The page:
# Invert a triple composite function p(q(r(x)))

1. Nov 19, 2012

### infk

Hey,
Let $(f,g) \in B^A$ where $A$ and $B$ are non-empty sets, $B^A$ denotes the set of bijective functions between $A$ and $B$.
We assume that there exists $h_0: A \rightarrow A$ and $h_1: B \rightarrow B$ such that $f = h_1 \circ g \circ h_0$.
This implies that $g = h^{-1}_1 \circ f \circ h^{-1}_0$, according to my teacher, but why is that?
We have that $h^{-1}_1 \circ f = g \circ h^{-1}_0$, but how do I proceed from that?

I have drawn a graph with sets and arrows representing functions such that going from $A$ to $B$ via $h_0$, $g$ and $h_1$ is the same as going from $A$ to $B$ via $f$. I then manipulated this graph a little while maintaining the proper relations between the sets, which showed that going from $A$ to $B$ via $g$ is the same as going through (in order) $h^{-1}_0$, $f$ and $h^{-1}_1$, but this is hardly a proof at all.

Thanks

2. Nov 20, 2012

### Stephen Tashi

Using magic and superstition, if we begin with the equation $h(x) = h(x)$ and apply "equal functions" to both sides of that equation then we can get to $h^{-1}( f ( h(x)) = g(h^{-1}(h(x)) = g(x)$. The problem is how to justify that procedure.

Your materials may have proven that procedure as a theorem. We'd need to see those materials in order to find an easy proof. Are you asking for some "slick" way of proving the result?

A knockdown-drag-out roof could begin: "Consider the two functions $A(x) = h^{-1}f( h(x))$ and $B(x) = g(h^{-1}(h(x))$ ."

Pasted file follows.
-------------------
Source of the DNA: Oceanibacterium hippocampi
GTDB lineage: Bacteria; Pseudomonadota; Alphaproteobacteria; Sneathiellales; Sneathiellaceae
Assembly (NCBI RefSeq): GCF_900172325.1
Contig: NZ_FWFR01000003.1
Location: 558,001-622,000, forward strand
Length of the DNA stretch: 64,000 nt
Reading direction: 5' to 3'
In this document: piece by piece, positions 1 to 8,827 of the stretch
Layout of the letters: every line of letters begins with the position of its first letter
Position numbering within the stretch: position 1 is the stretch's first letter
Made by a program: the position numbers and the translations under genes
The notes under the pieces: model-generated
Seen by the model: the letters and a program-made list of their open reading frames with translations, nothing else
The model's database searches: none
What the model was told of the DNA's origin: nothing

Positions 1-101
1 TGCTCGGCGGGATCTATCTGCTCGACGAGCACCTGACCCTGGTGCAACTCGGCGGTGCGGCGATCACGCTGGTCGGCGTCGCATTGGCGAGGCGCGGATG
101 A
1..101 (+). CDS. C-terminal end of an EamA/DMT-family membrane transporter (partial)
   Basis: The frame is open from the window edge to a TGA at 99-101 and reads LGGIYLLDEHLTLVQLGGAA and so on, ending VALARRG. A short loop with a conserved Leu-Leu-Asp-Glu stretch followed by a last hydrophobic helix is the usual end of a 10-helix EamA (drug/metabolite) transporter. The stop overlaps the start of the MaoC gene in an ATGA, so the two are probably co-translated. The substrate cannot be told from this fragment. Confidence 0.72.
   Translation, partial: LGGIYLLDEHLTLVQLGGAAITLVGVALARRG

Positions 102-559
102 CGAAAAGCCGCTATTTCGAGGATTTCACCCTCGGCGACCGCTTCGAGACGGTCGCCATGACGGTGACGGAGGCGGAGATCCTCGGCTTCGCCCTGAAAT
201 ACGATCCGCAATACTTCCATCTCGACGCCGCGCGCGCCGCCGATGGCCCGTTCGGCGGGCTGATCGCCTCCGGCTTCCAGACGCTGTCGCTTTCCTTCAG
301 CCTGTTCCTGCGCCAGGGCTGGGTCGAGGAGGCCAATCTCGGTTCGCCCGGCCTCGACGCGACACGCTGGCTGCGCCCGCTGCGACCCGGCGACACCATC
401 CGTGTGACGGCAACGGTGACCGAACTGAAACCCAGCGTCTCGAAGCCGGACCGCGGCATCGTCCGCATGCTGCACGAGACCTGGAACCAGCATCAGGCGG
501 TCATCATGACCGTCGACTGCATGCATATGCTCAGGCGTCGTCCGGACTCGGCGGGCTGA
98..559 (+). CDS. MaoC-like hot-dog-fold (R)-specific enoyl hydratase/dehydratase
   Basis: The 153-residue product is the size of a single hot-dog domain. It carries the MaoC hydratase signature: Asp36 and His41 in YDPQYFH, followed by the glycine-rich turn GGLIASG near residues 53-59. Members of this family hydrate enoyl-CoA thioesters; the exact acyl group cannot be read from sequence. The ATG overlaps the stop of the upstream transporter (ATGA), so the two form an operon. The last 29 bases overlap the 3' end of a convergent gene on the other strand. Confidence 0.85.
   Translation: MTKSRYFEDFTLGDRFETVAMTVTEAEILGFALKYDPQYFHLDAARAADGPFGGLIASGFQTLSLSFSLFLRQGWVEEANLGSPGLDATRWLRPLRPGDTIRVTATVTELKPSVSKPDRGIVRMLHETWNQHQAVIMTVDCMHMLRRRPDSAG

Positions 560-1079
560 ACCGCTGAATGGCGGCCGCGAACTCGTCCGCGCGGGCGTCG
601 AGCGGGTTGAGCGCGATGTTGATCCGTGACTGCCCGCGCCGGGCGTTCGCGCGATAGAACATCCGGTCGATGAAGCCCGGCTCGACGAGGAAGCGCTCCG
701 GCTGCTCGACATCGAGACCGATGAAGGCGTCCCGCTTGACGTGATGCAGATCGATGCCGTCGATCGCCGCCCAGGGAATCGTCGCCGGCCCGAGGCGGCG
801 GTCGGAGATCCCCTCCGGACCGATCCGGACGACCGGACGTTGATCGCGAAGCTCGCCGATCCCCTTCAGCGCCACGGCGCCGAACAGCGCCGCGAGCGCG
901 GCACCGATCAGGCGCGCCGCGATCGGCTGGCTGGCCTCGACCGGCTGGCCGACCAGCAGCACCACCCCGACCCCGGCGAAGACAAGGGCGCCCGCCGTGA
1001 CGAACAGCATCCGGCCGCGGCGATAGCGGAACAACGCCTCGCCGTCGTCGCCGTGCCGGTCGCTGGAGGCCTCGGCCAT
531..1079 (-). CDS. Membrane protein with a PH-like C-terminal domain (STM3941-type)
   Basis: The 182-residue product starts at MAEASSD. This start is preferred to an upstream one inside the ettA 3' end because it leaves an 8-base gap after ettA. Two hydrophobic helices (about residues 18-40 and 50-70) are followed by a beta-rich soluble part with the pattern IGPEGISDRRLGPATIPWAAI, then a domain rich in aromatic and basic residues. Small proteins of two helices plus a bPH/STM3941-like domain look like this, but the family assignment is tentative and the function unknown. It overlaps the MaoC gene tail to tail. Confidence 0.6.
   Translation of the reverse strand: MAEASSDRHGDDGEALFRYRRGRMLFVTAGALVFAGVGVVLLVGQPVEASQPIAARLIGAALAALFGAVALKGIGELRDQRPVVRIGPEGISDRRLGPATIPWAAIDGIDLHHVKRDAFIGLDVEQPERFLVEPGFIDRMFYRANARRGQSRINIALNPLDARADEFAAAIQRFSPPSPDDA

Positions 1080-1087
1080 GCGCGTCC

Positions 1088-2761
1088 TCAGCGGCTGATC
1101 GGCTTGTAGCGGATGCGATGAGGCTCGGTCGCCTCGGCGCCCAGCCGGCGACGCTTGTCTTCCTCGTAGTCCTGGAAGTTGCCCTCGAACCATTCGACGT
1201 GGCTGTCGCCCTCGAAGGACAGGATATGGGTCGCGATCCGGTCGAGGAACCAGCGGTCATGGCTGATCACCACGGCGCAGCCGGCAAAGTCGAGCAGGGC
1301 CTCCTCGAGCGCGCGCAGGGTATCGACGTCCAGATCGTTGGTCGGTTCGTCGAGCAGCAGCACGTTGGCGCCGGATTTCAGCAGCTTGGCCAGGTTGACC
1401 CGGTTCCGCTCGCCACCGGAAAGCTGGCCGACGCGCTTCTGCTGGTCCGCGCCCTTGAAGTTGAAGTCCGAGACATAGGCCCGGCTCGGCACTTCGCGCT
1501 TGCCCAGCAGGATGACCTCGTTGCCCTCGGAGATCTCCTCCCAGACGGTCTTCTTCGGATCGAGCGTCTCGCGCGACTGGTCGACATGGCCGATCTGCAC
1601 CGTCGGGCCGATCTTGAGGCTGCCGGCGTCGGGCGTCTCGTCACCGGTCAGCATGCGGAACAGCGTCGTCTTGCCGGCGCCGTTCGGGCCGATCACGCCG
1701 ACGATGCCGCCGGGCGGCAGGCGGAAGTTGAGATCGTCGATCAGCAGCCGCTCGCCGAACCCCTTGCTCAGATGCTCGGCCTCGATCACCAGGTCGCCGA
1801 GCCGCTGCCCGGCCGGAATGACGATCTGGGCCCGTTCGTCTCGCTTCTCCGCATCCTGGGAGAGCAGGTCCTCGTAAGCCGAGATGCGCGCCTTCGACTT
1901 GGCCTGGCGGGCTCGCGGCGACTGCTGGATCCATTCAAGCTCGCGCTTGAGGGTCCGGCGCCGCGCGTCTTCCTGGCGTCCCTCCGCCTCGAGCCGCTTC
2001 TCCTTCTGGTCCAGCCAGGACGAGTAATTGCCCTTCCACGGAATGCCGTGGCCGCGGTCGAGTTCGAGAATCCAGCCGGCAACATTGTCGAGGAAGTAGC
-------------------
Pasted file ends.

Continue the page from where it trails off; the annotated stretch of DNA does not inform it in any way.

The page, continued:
If $A(x) = y$ then show that $x = h((f^{-1}(h^{-1}(x))$. Use that expression for $x$ to show that $B(x) = y$ also. In a similar manner show that if $B(x) = y$ then $A(x) = y$. Argue that $A(x)$ and $B(x)$ have the same domain and range. Thus they are identical functions.

.

3. Nov 21, 2012

### infk

Hi and thanks for the response. What I meant was of course that $h^{-1}_1 \circ f = g \circ h_0$, it seems though that you did not notice my typo. Also, could you use subscript notation, it is not clear which of $h_1$ and $h_2$ you mean. Cheers

Last edited: Nov 21, 2012
4. Nov 23, 2012

### Stephen Tashi

Using magic and superstition, if we begin with the equation $h_0^{-1}(x) = h_0^{-1}(x)$ and apply "equal functions" to both sides of that equation then we can get to $h_1^{-1}( f ( h_0^{-1}(x)) = g(h_0(h_0^{-1}(x)) = g(x)$. The problem is how to justify that procedure.

Your materials may have proven that procedure as a theorem. We'd need to see those materials in order to find an easy proof. Are you asking for some "slick" way of proving the result?